This is an open letter to Fresh Off The Boat’s Jessica Huang, portrayed by Constance Wu, the Asian queen of my heart.
Oh, Jessica. My radiant Jessica. Where should I start?
I have never met you and you have no idea that I exist. But it is important for you to know that I am obsessed with you. Madly, irrevocably obsessed. I understand if you are feeling apprehensive. After all, this is highly irregular.
Please let me explain myself.
Since I was little, growing up in Thailand means that we have always viewed caucasians to be better than us in every aspect of life. Tourists have a saying that Thailand is the “land of smiles”, but that might just be because we are too afraid to communicate with westerners in any other way, except to smile. To us Thai folks, white people are richer, smarter, and more capable. We do not dare raise ourselves up to their level, not even by speaking to them.
Hollywood has taught us that white people live in beautiful houses and drive nice cars. They can propel themselves to superstardom just by writing a great song in a garage one day. They can drill a hole in an asteroid and save all human kind. They can even repel an alien invasion in ridiculously tight outfits. We, the Asians, are vastly inferior in comparison. Rather than lead the fight, we only stand by and watch as our national monuments get trampled to the ground by evil robots.
Then you came along, Jessica.
You are not armed with a sword, nor are you armed with numerous scientific degrees from ten different universities. You have blazed through on sheer will, wit, and heart. Sometimes, I look at you and I cannot believe that you are real. Here is an Asian woman who is capable, funny, warm, loving, sarcastic, harsh, flawed and perfect all at once. You might be proud when you are right, but you are also contrite when you are wrong. You laugh and mock, but you can also cry and be kind. You are a mother, a wife, a friend, a daughter, a sister, and a business woman. You are infinitely more than just one thing. And you have been all of these things without having to unleash a single kung fu kick!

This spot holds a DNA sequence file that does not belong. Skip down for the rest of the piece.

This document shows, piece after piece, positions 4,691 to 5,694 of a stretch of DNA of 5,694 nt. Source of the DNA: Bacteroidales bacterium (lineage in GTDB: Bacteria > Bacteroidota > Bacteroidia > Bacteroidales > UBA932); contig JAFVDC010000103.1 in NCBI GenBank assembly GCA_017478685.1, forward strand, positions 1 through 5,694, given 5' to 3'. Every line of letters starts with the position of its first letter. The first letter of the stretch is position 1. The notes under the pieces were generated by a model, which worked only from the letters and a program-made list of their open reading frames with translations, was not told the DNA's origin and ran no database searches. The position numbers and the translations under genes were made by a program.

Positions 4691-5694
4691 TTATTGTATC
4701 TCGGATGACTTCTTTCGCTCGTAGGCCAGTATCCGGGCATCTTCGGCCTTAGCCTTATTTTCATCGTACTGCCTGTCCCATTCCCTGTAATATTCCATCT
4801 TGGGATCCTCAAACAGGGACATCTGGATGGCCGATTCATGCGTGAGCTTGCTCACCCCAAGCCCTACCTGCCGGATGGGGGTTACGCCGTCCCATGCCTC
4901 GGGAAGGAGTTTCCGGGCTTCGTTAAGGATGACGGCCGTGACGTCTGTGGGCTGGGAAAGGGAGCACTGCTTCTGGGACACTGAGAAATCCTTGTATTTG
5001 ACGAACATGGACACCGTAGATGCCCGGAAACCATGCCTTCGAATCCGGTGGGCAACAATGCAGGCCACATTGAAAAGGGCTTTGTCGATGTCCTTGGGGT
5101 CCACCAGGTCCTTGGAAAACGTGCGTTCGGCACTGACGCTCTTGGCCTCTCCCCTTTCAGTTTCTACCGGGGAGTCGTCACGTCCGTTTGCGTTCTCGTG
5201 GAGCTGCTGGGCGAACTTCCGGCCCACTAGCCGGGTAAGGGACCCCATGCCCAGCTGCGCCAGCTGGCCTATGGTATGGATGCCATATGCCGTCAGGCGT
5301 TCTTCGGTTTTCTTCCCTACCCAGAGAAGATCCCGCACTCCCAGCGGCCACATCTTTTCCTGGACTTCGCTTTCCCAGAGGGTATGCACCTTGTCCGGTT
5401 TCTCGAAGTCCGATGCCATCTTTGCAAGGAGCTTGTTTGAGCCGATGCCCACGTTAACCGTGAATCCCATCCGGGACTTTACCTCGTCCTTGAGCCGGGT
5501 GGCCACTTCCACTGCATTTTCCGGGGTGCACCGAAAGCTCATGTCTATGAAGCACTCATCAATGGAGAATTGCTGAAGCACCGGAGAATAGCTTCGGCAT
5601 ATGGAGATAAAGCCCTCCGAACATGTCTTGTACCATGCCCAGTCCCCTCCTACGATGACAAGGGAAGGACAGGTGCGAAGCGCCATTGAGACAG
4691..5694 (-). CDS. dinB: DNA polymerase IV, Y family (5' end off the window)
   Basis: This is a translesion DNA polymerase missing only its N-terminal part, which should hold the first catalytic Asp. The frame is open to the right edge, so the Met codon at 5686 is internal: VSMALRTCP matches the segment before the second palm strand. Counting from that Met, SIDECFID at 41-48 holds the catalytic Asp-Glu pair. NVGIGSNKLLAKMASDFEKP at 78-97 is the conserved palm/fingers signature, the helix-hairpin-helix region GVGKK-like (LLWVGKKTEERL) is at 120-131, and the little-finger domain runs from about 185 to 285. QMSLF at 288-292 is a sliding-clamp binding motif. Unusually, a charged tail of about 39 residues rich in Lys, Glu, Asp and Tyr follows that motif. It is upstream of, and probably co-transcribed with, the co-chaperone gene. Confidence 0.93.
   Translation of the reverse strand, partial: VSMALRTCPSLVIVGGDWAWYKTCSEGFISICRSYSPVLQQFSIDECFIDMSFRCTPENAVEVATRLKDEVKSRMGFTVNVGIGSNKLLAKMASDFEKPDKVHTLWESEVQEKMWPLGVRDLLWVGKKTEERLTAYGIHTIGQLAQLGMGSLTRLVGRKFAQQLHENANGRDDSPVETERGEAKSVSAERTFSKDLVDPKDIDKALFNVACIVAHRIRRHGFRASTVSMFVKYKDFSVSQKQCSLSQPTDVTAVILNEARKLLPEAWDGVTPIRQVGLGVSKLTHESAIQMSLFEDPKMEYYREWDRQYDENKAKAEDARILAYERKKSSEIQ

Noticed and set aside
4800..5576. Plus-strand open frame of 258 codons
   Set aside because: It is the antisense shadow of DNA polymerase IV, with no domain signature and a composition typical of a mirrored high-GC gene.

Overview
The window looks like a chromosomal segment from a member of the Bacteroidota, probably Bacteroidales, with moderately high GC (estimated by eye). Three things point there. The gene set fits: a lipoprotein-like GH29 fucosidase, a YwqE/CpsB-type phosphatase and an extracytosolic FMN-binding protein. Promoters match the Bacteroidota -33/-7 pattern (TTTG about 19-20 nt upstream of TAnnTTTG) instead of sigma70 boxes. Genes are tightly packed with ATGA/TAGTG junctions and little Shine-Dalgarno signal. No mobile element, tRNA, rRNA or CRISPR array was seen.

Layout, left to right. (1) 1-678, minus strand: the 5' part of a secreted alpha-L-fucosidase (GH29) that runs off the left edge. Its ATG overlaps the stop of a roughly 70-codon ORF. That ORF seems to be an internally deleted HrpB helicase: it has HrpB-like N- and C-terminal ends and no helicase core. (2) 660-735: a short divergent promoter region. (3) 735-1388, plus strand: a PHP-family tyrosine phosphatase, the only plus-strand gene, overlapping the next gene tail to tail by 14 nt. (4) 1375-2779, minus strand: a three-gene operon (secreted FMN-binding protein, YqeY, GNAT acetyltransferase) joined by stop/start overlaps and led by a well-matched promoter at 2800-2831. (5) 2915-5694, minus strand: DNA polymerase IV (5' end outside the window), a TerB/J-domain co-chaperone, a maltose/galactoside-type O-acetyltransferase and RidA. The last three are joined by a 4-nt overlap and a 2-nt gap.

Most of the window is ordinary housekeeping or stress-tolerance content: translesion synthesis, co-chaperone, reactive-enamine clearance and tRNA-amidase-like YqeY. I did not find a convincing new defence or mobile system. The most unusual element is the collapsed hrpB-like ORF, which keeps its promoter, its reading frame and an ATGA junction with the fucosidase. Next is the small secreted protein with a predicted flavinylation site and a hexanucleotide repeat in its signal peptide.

It is difficult to choose my favourite moment of yours. Attacking your eldest son with a huge fluffy bunny doll to teach a lesson in consent is definitely right up there. So is the time you accused a bunch of unruly twelve year old boys for “hitting [your] car with [their] bodies”, or the time when you expressed pride that your son was “rejecting white culture” when he became allergic to western food.
I was empowered when you took your professor to task for not caring to learn how to pronounce your Chinese name. I cheered when you called out your husband for blaming you for your son having lice, just because you are “the mother”. I laughed so hard when you flippantly remarked in such a cool and sassy way that, “All white people look the same”. I cried with you when you found a best friend in your kind-hearted neighbour Honey, and also when you shared loving moments with your family.
But the moment which I love most was when you dressed up as Chinese Santa for your son, just because you did not want him to lose faith in the magical just yet. When the moment occurred, I considered writing a 1,000 word think-piece on the cultural symbolism of such a moment. However, I have since realised that no long-winded analysis could ever do the moment justice, for at the heart of it, the moment boiled down to just one thing: your heart as a mother. You were not trying to become the female Bruce Lee or create a historic stance for Asian-Americans in television. Instead, you just wanted to make your son laugh. You wanted to give him the Christmas he’d dreamt of, and you wanted to make him feel emboldened by his heritage, not marginalised by it.
Above all, you just wanted to see him happy. And it did not matter one jot if it meant you having to act the fool.
So thank you, Jessica, for being yourself so fiercely, selflessly and unapologetically, and for doing so in such kick-ass 90s clothes.
We all have fallen completely in love with you. I imagine that you are looking quite smug right now and I do not blame you.
Come on. You already know how awesome you are.